The Birds, a short horror story written by Daphne du Maurier, which is based on the idea of birds, peaceful creatures, suddenly turning against humans. The main character, Nat Hocken, through who we see the whole story, which is set on a peninsula in England on 1952 shortly after the Second World War, is a war veteran and throughout the plot gets attacked several times, with confrontations intensifying each time. With these attacks the author gradually builds up suspense until it is highly suggested a total destruction is inevitable. Towards the end of the story the imagery, diction and sentence structure help the writer convey to its readers the effects that are created through the story and augment suspense, which are the sense of isolation and helplessness of the characters.
The passage is set shortly after Nat discovers that all his neighbours appear to be missing, which is a suggestion by the narrator that the birds killed them all, along with the pressure on Nat with only one hour left before the massive attack begins and finally the mentioning that he forgot to check the kitchen’s chimney. Interestingly, the author opts to let the reader know when to expect the attack of the birds and the weak spot on the house where the birds can come through, instead of making it a mystery, like any other horror story. These choices are made possibly to create even more suspense on the readers and leave no doubt to the readers that this will happen inevitably. The structure or order of the passage’s events reveal to the reader key points to deduce that the remaining characters will certainly die, focusing rather on how this will occur, slowly which helps build suspense and a sense of helplessness from the readers towards the characters.
The passage commences with a sense of hope, Nat apparently sees “…something grey and white…” the “Good old Navy” Nat reassuring himself says, however moments later realizes that in fact what he thought was his rescue is actually his nightmare, “ the massed flocks…rose…upwards in the sky.” These first lines in the passage suggest to the reader that any apparently good news that might come across will finally be revealed to be the contrary. The imagery and sentence structure make Nat feel defenceless against what seems to be an immense flock of birds, since it was compared to a fleet of ships.
The plans Nat has of repairing and enhancing the improvised protection around the house with the help of his family and organize everything after eating seems to be a very planned approach to what another man would be completely paranoiac, almost as if these activities tried to portray a normal day. Furthermore, Nat has foreseen when the attacks will be, every seven hours, also when the tide will ebb, every six hours, and even which birds will attack each part of the house. His wife also seems too calm, caring too much about her son’s manners a few hours before the birds’ attack. The juxtaposition of the atmosphere on the outside and the inside is effective, since it creates the effect of the main characters being in a different situation, the suspense grows since it is not common for readers to see characters act this way when they know they will eventually die. Nat and his wife obviously know that anything they do will result in their death one way or another, they are trying to distract from their ultimate death, a sense of being powerless against these mighty creatures is evident.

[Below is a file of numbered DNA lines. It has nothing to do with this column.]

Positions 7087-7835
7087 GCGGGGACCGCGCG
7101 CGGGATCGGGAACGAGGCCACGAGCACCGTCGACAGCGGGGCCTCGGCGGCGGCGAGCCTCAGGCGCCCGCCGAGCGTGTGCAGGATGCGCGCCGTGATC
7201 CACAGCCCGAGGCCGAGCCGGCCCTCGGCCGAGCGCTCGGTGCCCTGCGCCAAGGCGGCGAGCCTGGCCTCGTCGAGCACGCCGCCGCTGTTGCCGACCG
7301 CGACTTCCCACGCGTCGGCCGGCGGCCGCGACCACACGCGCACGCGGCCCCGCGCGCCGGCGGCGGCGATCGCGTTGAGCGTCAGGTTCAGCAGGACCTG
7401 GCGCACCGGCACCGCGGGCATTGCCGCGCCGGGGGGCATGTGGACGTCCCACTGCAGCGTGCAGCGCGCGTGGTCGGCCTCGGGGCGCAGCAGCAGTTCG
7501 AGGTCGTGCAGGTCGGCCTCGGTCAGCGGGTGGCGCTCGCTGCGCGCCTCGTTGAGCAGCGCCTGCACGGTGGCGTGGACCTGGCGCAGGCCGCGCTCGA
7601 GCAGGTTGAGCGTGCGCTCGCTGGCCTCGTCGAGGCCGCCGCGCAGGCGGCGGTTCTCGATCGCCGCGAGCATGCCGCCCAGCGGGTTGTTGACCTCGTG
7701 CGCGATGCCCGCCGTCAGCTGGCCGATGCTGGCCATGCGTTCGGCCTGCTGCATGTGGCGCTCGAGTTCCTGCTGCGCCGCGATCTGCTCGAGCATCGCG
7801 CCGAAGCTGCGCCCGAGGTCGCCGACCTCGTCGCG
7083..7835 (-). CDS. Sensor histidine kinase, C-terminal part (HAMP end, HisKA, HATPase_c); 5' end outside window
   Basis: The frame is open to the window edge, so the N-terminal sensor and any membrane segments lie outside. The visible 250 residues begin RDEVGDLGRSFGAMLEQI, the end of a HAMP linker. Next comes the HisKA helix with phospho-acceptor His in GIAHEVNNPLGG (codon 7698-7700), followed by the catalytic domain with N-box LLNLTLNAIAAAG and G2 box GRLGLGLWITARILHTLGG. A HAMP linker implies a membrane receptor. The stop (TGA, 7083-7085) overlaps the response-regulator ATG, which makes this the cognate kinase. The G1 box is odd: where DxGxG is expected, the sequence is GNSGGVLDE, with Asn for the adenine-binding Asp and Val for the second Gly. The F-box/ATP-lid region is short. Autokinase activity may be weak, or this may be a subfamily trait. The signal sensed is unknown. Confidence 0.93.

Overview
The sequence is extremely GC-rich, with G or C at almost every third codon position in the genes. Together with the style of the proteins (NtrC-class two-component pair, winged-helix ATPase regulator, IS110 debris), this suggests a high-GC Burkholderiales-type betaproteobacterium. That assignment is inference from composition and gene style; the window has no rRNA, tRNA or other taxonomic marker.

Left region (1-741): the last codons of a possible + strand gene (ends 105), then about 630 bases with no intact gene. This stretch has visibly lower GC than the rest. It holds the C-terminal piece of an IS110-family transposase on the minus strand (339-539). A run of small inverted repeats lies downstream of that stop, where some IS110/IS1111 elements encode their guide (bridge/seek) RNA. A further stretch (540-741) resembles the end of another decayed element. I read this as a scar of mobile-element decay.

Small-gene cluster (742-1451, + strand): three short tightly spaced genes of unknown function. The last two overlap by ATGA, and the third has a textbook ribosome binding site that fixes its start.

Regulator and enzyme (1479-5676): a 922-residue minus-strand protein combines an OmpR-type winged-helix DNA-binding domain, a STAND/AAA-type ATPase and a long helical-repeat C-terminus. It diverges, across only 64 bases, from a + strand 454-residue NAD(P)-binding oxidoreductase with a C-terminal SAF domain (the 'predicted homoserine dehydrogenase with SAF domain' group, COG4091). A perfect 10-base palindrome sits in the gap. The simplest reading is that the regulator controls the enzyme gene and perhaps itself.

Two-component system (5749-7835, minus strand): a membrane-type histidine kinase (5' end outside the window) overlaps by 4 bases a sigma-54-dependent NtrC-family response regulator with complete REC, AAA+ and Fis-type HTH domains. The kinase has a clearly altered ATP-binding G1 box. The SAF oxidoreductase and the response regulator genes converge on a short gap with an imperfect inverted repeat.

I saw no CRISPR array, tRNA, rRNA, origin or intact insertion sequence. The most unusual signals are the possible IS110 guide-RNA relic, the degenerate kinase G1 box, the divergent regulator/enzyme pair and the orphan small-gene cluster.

The sense of isolation to the world also helps with the effect on the readers to feel helplessness towards the main characters. Firstly, the Navy is not coming to help them, Nat’s biggest hope to survive was this, but instead his killers arrive. Secondly, the sense that no one else is with them, since their neighbours died, has the suggestion that the birds will have no choice but to attack them only, two and adults and two children, a sense that no one really cares about them, they are forgotten to the inevitable killing of the birds. Moreover, the lack of having the voice coming out of a radio is powerful, since the silence reigns over their home, the only sounds that they will hear will be the beaks of the birds. Finally, the last phrase Jill tells Nat is to remember that America, the USA in this case, will surely help them. However, even if the US tried to help them the sense that they are too far away leaves Nat with no answer. The imagery and sentence structure have a powerful effect on the reader, making them see that indeed, there is no hope for these characters, they will die forgotten and completely isolated.
The diction specially in the last paragraph of the novella is also effective, since the birds are described to have “millions of years of memory…in those little brains”, which personifies to a certain level the birds, they have watched humans for all these years with their “piercing eyes”, having now, as the narrator describes, the “deft precision of machines”. The diction in this extract is effective since it personifies and compares the birds with an extra-terrestrial invasion, perhaps. Having watched us for much time they suddenly attack mankind for no apparent reason with high precision. Also the way the attacks are described to start with a “tapping” and increasing in noise level creates suspense, since it is repetitive and the characters recognize the sound.
In conclusion, through descriptions and dialogue between characters a few hours before their deaths, the author creates an effect on the readers of complete isolation and helplessness towards the remaining victims of the birds, which enhances the level of suspense towards the ending of the horror story. The description of the birds is also quite effective since it compares them with superior specie, adding to the effects and final suspense. The ending is powerful enough to highly suggest that Nat is just calmingly waiting for his approaching death, even though the final scene is omitted.